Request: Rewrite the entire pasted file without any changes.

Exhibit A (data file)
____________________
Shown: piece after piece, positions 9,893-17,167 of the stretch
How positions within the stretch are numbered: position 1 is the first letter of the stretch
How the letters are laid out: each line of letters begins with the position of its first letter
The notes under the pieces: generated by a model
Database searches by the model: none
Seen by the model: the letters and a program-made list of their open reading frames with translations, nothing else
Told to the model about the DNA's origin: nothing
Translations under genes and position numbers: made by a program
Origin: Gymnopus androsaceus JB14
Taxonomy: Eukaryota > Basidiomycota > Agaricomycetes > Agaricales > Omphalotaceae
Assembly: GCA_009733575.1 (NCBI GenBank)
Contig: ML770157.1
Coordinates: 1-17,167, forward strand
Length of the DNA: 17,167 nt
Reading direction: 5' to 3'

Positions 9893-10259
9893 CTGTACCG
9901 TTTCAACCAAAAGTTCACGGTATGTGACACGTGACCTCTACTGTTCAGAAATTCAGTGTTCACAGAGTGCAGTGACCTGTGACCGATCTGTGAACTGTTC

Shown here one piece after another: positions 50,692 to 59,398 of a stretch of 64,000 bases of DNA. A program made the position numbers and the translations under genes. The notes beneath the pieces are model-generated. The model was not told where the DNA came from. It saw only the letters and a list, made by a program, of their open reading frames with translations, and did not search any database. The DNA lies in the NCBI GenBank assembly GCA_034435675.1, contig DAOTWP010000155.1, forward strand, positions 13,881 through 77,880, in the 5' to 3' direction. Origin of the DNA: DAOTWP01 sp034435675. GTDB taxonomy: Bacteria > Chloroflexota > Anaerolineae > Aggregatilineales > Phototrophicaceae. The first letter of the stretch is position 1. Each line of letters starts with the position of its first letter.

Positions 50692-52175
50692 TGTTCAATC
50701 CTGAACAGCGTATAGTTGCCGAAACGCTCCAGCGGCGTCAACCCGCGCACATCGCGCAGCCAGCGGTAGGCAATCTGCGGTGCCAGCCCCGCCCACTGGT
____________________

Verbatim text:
Shown: piece after piece, positions 9,893-17,167 of the stretch
How positions within the stretch are numbered: position 1 is the first letter of the stretch
How the letters are laid out: each line of letters begins with the position of its first letter
The notes under the pieces: generated by a model
Database searches by the model: none
Seen by the model: the letters and a program-made list of their open reading frames with translations, nothing else
Told to the model about the DNA's origin: nothing
Translations under genes and position numbers: made by a program
Origin: Gymnopus androsaceus JB14
Taxonomy: Eukaryota > Basidiomycota > Agaricomycetes > Agaricales > Omphalotaceae
Assembly: GCA_009733575.1 (NCBI GenBank)
Contig: ML770157.1
Coordinates: 1-17,167, forward strand
Length of the DNA: 17,167 nt
Reading direction: 5' to 3'

Positions 9893-10259
9893 CTGTACCG
9901 TTTCAACCAAAAGTTCACGGTATGTGACACGTGACCTCTACTGTTCAGAAATTCAGTGTTCACAGAGTGCAGTGACCTGTGACCGATCTGTGAACTGTTC

Shown here one piece after another: positions 50,692 to 59,398 of a stretch of 64,000 bases of DNA. A program made the position numbers and the translations under genes. The notes beneath the pieces are model-generated. The model was not told where the DNA came from. It saw only the letters and a list, made by a program, of their open reading frames with translations, and did not search any database. The DNA lies in the NCBI GenBank assembly GCA_034435675.1, contig DAOTWP010000155.1, forward strand, positions 13,881 through 77,880, in the 5' to 3' direction. Origin of the DNA: DAOTWP01 sp034435675. GTDB taxonomy: Bacteria > Chloroflexota > Anaerolineae > Aggregatilineales > Phototrophicaceae. The first letter of the stretch is position 1. Each line of letters starts with the position of its first letter.

Positions 50692-52175
50692 TGTTCAATC
50701 CTGAACAGCGTATAGTTGCCGAAACGCTCCAGCGGCGTCAACCCGCGCACATCGCGCAGCCAGCGGTAGGCAATCTGCGGTGCCAGCCCCGCCCACTGGT